Confused : I’ve been diagnosed with having an... - Thyroid UK

Thyroid UK

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Nicbrown profile image

I’ve been diagnosed with having an under active thyroid for about a year now and I’m currently on 75mg levothyroxine. But just recently I feel confused quite often and my mood swings are happening more often. And to top it off my feet feel like they are on fire if I stand still for too long. I had a blood test about 7 weeks ago and I was told it was fine but I just don’t feel myself. Do you think it would be worth me even going to the the drs? I just feel that the drs don’t seem overly interested when it comes to thyroid issues 🙈

15 Replies

Have you been tested for antibodies , have you been told you have Hashimotos ?

When did you have your last test? You should be retested six weeks after starting a new dose. 75 mcg is not a very big dose, so you could very well be under-medicated. But you're right, the majority of doctors aren't in the least interested in thyroid unless they, or someone in their family, suffer from it.

SeasideSusie profile image

What are you latest test results? If you post them with their reference ranges member can comment.

If you don't have your result then ask your surgery reception for a print out, we are legally entitled to our test results under the Data Protection Act here in the UK. Don't accept hand written or verbal results as mistakes can be made, make sure you get a print out.

Just a comment: I hate the word "Fine!" when it comes to lab values. It is meaningless. And "within normal limits" is not a great phrase. IMO.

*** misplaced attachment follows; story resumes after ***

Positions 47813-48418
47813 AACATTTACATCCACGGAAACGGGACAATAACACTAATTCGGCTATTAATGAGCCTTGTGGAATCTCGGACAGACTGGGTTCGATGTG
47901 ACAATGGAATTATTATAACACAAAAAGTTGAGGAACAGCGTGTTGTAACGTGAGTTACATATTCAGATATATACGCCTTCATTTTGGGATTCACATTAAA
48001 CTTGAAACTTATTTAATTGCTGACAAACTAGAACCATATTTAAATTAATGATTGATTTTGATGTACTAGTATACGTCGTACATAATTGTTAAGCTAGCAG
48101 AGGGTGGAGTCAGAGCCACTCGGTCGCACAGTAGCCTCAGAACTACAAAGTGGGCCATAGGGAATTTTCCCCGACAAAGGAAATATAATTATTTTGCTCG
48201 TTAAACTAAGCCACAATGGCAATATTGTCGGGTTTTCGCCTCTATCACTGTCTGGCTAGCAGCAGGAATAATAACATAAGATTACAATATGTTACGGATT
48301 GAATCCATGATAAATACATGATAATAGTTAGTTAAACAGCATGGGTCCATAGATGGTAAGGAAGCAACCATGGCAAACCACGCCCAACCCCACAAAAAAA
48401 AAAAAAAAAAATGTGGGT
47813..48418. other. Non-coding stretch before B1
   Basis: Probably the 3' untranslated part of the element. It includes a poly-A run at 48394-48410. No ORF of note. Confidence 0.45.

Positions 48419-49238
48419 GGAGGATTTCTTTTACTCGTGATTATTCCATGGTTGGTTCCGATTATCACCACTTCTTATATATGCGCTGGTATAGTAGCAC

shaws profile image

Words doctors should avoid when patients have had a blood test for their thyroid gland and these are:-

'normal', 'fine', and o.k.

All blood tests have to be at the very earliest, fasting (you can drink water) and levo should be taken first thing on an empty stomach with one full glass of water and wait an hour before eating. This procedure gives us the best outcome as the TSH reduces throughout the day.

If you've not had B12, Vit D, iron, ferritin and folate tested ask for these next time your blood test is due.

You now need another blood test and if GP comments say you have clinical symptoms and don't feel well. Tick off the ones you have:-

Vitamins/minerals also have to be optimal for our body to work in unison.

The aim is for TSH to be 1 or lower with Free T4 and Free T3 in the upper part of the range but the NHS thinks these don't need to be taken but you can have them privately if you wish. Read about the FT4 and FT3 in the following link:-

Countrykitten profile image
Countrykitten in reply to shaws

I'd add the word Satisfactory to that list. The Drs may be satisfied but we're not if we still feel ill.

shaws profile image
shawsAdministrator in reply to Countrykitten

Being hypothyroid and being treated with hormones, the aim of which is to relieve all clinical symptoms. Instead doctors think it is to get the TSH 'in range' and many believe 'somewhere in it' is sufficient so the poor patient suffers.

If you can afford it see an endocrinologist privately because the tests done by the NHS are frankly pointless! I was originally put on 75mg of levothyroxine and have had ten years of migraines, high mood, low mood - hospitalised as "severely depressed" and finally treated for bipolar. I found someone privately and have been on natural dessicated thyroid for two years and have never looked back. Migraines gone from the day I took the last levothyroxine tablet, mood and confidence back to normal. The psychiatrist won't put it in writing but agrees that everything has been my underactive thyroid and not getting the right treatment. If you can't afford private treatment then insist your doctor refers you to the NHS endocrinology department as they will if pushed do the correct blood tests to check your T3 and T4 and other things necessary to see if you can benefit from T3 added to your current T4 only treatment. Good luck because it's taken me a long time to get where I am.

k8Hi profile image
k8Hi in reply to